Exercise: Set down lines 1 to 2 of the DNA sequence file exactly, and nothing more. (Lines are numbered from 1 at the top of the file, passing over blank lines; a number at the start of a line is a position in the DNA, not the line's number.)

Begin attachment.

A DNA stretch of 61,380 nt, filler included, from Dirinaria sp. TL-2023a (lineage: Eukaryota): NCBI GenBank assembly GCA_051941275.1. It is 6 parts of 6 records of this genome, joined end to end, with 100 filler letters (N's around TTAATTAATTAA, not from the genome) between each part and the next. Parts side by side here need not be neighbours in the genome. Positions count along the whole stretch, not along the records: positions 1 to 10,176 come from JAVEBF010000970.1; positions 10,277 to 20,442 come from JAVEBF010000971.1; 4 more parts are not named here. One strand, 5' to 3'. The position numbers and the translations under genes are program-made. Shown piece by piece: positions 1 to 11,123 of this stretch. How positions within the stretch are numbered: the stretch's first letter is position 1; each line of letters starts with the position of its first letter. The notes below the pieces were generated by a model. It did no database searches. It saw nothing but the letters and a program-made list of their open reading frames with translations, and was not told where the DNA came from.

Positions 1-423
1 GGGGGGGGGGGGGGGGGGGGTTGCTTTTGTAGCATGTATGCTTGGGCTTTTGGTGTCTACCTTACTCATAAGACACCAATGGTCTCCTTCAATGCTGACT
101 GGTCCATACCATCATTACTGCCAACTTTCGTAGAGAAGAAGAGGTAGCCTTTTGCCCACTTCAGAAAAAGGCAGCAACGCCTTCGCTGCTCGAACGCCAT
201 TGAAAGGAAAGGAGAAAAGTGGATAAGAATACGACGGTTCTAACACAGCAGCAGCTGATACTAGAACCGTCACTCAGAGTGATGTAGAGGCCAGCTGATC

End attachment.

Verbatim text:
A DNA stretch of 61,380 nt, filler included, from Dirinaria sp. TL-2023a (lineage: Eukaryota): NCBI GenBank assembly GCA_051941275.1. It is 6 parts of 6 records of this genome, joined end to end, with 100 filler letters (N's around TTAATTAATTAA, not from the genome) between each part and the next. Parts side by side here need not be neighbours in the genome. Positions count along the whole stretch, not along the records: positions 1 to 10,176 come from JAVEBF010000970.1; positions 10,277 to 20,442 come from JAVEBF010000971.1; 4 more parts are not named here. One strand, 5' to 3'. The position numbers and the translations under genes are program-made. Shown piece by piece: positions 1 to 11,123 of this stretch. How positions within the stretch are numbered: the stretch's first letter is position 1; each line of letters starts with the position of its first letter. The notes below the pieces were generated by a model. It did no database searches. It saw nothing but the letters and a program-made list of their open reading frames with translations, and was not told where the DNA came from.

Positions 1-423